Junípero Serra, the founder of the Missions, which were the first settlements of civilized man in California, was born on the island of Majorca, part of the kingdom of Spain, on the 24th of November, 1713. At the age of sixteen, he became a Monk of the order of St. Francis, and the new name of Junípero was then substituted for his baptismal name of Miguel José. After entering the convent, he went through a collegiate course of study, and before he had received the degree of Doctor, was appointed lecturer upon philosophy. He became a noted preacher, and was frequently invited to visit the larger towns of his native island in that capacity. Junípero was thirty-six years of age when he determined to become a missionary in the New World. In 1749 he crossed the ocean in company with a number of Franciscan Monks, among them several who afterward came with him to California. He remained but a short time in the City of Mexico, and was soon sent a missionary to the Indians in the Sierra Madre, in the district now known as the State of San Luis Potosi. He spent nine years there, and then returned to the City of Mexico where he stayed for seven years, in the Convent of San Fernando.
In 1767, when he was fifty-four years of age, he was appointed to the charge of the Missions to be established in Upper California. He arrived at San Diego in 1769, and, with the exception of one journey to Mexico, he spent all the remainder of his life here. He died at the Mission [San Carlos Borromeo] of Carmel, near Monterey, on the 28th of August, 1784, aged seventy- one years.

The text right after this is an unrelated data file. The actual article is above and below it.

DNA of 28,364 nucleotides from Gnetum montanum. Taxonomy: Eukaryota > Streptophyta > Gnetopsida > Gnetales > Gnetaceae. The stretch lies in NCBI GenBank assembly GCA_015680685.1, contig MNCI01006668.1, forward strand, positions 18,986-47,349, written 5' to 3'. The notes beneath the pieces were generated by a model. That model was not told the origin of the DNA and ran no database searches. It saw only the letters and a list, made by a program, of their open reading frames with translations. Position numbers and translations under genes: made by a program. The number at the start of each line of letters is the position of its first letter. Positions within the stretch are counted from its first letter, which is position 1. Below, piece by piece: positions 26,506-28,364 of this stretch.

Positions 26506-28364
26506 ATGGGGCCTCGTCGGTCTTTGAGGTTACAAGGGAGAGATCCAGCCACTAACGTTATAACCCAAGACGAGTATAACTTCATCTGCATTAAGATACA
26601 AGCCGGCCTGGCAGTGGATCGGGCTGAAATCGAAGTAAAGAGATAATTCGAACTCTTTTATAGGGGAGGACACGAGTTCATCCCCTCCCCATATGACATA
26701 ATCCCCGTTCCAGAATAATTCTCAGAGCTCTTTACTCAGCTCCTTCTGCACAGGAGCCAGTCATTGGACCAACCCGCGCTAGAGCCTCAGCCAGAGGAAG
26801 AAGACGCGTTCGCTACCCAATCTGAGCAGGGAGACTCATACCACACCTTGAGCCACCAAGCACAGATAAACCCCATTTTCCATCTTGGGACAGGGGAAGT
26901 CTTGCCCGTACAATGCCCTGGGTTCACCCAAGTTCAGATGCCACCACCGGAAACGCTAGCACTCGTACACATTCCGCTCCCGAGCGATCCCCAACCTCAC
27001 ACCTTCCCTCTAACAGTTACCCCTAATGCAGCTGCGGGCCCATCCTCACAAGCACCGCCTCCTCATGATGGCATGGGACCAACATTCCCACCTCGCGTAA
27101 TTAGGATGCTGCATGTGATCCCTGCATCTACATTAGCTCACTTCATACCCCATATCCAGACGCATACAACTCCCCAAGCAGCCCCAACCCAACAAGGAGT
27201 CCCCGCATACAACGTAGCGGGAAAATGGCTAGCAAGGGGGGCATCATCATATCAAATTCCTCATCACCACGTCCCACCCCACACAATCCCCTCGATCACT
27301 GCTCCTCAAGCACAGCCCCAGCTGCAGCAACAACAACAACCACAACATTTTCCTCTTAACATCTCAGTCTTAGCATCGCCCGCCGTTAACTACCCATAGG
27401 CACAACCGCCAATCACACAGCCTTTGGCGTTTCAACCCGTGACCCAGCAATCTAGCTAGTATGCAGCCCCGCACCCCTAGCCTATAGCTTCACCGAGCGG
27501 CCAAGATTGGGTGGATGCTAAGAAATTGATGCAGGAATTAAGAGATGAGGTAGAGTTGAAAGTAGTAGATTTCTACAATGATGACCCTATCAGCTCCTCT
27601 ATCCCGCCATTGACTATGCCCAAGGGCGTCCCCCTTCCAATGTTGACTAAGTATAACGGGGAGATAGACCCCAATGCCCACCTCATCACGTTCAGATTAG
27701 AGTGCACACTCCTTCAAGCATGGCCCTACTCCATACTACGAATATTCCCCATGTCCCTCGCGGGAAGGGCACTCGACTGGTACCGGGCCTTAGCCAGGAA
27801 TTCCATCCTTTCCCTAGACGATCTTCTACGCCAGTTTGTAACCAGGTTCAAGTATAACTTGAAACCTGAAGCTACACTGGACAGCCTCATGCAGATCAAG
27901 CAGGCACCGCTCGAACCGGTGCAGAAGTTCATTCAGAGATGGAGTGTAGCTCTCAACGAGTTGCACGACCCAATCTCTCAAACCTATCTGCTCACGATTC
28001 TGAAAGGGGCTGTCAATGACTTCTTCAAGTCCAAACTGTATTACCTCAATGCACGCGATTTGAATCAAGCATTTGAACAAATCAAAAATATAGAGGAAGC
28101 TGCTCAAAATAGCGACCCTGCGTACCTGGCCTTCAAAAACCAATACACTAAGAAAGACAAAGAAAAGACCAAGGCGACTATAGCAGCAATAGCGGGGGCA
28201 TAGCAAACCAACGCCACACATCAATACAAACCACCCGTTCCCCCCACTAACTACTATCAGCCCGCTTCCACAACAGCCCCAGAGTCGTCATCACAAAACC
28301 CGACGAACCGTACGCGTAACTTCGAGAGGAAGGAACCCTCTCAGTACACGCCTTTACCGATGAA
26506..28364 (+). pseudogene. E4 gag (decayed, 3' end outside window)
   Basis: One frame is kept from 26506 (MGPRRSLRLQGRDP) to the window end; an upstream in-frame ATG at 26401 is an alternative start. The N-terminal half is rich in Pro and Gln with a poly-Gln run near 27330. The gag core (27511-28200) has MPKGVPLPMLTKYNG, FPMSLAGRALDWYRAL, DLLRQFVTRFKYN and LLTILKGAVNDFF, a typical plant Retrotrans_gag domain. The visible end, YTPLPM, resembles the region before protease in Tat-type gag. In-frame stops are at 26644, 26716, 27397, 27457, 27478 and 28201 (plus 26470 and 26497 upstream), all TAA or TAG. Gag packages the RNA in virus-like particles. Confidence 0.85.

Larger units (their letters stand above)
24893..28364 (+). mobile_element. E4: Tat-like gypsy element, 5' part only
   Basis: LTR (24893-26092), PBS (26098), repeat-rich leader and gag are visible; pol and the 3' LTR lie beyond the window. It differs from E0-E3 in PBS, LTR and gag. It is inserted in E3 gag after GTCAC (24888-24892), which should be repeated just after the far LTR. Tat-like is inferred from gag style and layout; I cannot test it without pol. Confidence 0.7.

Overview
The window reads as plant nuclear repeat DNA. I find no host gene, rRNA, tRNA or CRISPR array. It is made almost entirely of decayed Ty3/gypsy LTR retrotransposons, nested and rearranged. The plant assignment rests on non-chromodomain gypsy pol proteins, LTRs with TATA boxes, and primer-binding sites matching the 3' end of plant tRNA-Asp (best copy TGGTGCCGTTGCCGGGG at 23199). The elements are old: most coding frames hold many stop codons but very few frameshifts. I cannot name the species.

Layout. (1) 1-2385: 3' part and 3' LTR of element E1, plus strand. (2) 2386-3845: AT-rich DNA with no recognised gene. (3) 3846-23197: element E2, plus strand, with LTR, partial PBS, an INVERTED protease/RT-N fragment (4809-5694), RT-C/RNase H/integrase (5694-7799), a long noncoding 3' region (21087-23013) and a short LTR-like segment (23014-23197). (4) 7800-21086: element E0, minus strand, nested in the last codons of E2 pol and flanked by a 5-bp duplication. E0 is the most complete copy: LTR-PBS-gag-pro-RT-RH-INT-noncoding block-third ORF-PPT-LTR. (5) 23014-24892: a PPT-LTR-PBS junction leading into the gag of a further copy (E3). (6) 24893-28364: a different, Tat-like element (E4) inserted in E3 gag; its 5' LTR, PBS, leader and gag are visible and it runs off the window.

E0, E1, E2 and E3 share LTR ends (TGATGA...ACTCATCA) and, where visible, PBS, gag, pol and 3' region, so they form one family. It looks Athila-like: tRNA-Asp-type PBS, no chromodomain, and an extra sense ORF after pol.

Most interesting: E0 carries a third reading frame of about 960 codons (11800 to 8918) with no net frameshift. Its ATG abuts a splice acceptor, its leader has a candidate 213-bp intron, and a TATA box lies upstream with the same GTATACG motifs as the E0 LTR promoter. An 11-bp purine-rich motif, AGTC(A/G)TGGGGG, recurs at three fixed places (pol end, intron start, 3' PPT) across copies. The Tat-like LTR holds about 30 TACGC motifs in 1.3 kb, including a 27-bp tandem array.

Our knowledge of his character is derived almost exclusively from his biography by Palou, who was also a native of Majorca, a brother Franciscan Monk, had been his disciple, came across the Atlantic with him, was his associate in the college of San Fernando, his companion in the expedition to California, his successor in the Presidency of the Missions of Old California, his subordinate afterward in New California, his attendant at his death-bed, and his nearest friend for forty years or more. Under the circumstances, Palou had the right to record the life of his preceptor and superior.
It was not sufficient for him to abstain from positive pleasure; he considered it his duty to inflict upon himself bitter pain. He ate little, avoided meat and wine, preferred fruit and fish, never complained of the quality of his food, nor sought to have it more savory. He often lashed himself with ropes, sometimes of wire; he was in the habit of beating himself in the breast with stones, and at times he put a burning torch to his breast. These things he did while preaching or at the close of his sermons, his purpose being, as his biographer says, “not only to punish himself but also to move his auditory to penitence for their own sins.”
We translate the following incident, which occurred during a sermon which he delivered in Mexico, the precise date and place are not given:—